Canyonlands is part of a group of parks located in southeast Utah that includes Arches National Park, as well as Hovenweep and Natural Bridges National Monuments. In addition to sharing a headquarters facility and administration, research in these parks is coordinated by a group resource management division, and projects described here include activities throughout the area.
Canyonlands National Park lies near the middle of the Colorado Plateau, a geologic region some consider to be a northern extension of the high-pressure Sonoran desert. Others consider the Plateau to be an eastern extension of The Great Basin, a desert in the rain shadow of the Sierra Nevada Mountains. High pressure deserts generally form at the middle latitudes (30 degrees) in each hemisphere where warm, dry air masses descend toward the earth's surface. Rain shadow deserts form in localized high pressure zones caused by warm, dry air descending from mountain ranges. The Colorado Plateau is also in the interior of a large continent, far away from significant water sources. Each of these factors may contribute to the arid climate of the Colorado Plateau.
Because of the elevations throughout the region, with a mean of around 3,000 feet and peaks over 12,000 feet above sea level, the Colorado Plateau is also known as a cold or high desert. Though low relative humidity allows greater penetration of solar radiation, winter air temperatures frequently drop below freezing. In turn, summertime air and especially ground temperatures can reach levels lethal for many organisms. After sunset, the ground rapidly loses heat to the night sky and ambient air temperatures may drop significantly before dawn. Temperature fluctuations of over 40 degrees in a 24-hour period are not uncommon. As a result of these extreme conditions, the plant and animal communities found here have evolved unique adaptations, and many species are endemic to the region.
Canyonlands receives an average of 9.2 inches of precipitation a year, more than many deserts. However, the potential evapotranspiration approaches 85 inches annually, which leaves a water deficit of around 76 inches. August is generally the wettest month, as weather systems from the southwest bring brief, intense tropical storms. Seasonal changes in the Jet Stream bring precipitation from the northwest at the beginning and end of winter (October and April, respectively). Despite these patterns, precipitation is highly variable both temporally and spatially, further complicating the lives of desert organisms. Annually, or even during a single storm, a given patch of desert may receive significantly more or less water than a neighboring patch less than a mile away.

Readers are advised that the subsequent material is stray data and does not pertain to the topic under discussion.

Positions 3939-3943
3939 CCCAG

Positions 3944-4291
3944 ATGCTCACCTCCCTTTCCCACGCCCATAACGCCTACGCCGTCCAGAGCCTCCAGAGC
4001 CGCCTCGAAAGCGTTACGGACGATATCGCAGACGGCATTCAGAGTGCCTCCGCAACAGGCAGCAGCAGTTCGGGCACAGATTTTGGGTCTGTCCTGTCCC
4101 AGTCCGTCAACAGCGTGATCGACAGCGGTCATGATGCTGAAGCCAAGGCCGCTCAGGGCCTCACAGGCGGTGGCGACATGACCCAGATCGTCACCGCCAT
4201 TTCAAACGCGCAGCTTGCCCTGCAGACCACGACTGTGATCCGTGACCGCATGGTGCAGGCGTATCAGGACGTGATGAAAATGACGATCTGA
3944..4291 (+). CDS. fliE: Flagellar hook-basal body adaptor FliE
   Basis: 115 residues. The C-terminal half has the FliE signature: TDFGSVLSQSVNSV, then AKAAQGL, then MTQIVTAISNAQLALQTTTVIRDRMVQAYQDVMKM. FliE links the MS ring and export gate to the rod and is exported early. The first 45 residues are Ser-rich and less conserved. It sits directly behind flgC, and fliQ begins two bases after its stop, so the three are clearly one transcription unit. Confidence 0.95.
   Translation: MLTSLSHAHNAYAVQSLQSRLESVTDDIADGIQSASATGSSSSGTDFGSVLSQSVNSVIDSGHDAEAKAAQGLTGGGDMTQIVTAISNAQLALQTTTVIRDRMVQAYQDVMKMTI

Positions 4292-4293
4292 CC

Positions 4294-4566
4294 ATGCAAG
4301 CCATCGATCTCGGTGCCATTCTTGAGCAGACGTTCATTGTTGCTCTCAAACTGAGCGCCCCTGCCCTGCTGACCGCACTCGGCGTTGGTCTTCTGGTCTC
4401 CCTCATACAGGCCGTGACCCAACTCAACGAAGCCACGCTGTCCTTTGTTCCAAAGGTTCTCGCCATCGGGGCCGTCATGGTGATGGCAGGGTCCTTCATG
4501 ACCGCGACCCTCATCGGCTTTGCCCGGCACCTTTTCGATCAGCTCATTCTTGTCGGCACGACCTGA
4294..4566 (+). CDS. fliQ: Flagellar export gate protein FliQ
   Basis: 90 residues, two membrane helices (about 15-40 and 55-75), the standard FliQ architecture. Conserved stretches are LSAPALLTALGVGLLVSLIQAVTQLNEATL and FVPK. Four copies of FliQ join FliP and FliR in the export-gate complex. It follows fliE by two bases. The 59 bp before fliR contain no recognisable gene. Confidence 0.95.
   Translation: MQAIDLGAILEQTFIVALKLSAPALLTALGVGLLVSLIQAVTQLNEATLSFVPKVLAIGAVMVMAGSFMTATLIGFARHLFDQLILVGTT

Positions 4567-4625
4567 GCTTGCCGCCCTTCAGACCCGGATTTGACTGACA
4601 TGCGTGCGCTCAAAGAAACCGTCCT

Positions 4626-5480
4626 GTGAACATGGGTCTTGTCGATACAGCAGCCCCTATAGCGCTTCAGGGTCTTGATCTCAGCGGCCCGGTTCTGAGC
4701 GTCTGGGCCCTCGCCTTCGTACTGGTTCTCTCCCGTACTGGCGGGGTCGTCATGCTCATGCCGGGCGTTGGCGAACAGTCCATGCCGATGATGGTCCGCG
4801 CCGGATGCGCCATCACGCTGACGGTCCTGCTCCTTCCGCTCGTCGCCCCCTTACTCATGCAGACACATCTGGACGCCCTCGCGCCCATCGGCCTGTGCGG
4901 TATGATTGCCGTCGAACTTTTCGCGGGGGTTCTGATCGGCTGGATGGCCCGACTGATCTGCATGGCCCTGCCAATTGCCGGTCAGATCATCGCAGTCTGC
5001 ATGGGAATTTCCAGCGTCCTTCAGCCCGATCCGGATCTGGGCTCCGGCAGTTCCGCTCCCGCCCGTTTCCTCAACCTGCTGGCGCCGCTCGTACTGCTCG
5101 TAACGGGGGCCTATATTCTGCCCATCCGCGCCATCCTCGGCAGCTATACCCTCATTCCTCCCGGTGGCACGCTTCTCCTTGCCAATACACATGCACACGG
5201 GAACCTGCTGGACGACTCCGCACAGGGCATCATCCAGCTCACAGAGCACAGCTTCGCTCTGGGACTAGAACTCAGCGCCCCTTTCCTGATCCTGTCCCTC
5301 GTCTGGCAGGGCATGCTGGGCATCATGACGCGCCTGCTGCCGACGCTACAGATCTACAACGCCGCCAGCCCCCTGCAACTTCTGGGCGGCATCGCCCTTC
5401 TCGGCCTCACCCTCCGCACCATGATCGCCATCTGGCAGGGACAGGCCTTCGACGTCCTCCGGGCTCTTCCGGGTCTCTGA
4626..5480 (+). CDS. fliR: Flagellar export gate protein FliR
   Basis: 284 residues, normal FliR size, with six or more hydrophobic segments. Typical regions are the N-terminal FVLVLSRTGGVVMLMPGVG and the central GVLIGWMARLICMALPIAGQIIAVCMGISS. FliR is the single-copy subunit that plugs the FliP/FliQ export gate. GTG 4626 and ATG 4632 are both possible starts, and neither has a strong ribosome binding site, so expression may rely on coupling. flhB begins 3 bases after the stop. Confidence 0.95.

The Canyonlands ecosystem is described as a high desert, characterized by hot summers, cold winters, less than ten inches of rain each year, and low relative humidity. Formed out of the vast sedimentary rock deposits of the Colorado Plateau, the Canyonlands area has been eroded into a network of canyons, mesas and deep river gorges that provides a variety of habitats for animals. From the heavily vegetated riparian areas found in some canyon bottoms, to occasional grasslands bordered by large expanses of slickrock, plant and animal species have developed many communities and use a variety of techniques to endure the extremes of the desert environment.
Two unusual communities are common in the Canyonlands area and intrigue both scientists and visitors: cryptobiotic soil and potholes. Cryptobiotic soil is a living groundcover that forms the foundation of high desert plant life. Potholes are naturally occurring basins in sandstone that collect rainwater and wind-blown sediment. These potholes harbor organisms that are able to survive long periods of dehydration, and also serve as a breeding ground for many high desert amphibians and insects. Both of these communities are very vulnerable to human impacts.
Geologic processes have played the most important part in shaping the desert ecosystem of Canyonlands. The arid climate and sparse vegetation allow the exposure of large expanses of bare rock, while the deep canyons of the Colorado and Green Rivers reveal 300 million years of geologic history.
The Evolution of Canyons
Canyonlands is located within a geologic region called the Colorado Plateau. For millions of years, water and wind deposited materials from a variety of environments onto what is now the Colorado Plateau. The area was repeatedly flooded and then dried by intense sun and wind, and the remains of these ancient seas and deserts were slowly compressed into layers of sedimentary rock. Massive geologic uplifts to the east and north brought torrents of mountain rain and snowmelt, carving the deeply incised river channels of the Green and Colorado rivers. Water from nearby mountain ranges like the Abajos, La Sals, and Henrys drains into these rivers, eroding the landscape further into a network of tributary canyons.
Most of the rock stata around Canyonlands are flat. However, massive folds and faults in the land resulted from a thick layer of salt that shifted under the weight of the overlying sandstone. In many places, this movement caused the surface rock to fracture or collapse downward, forming "synclines" and "anticlines." Over time, flash floods and the action of water freezing and thawing enlarged these fractures and eroded the sandstone features into the landscape seen today.
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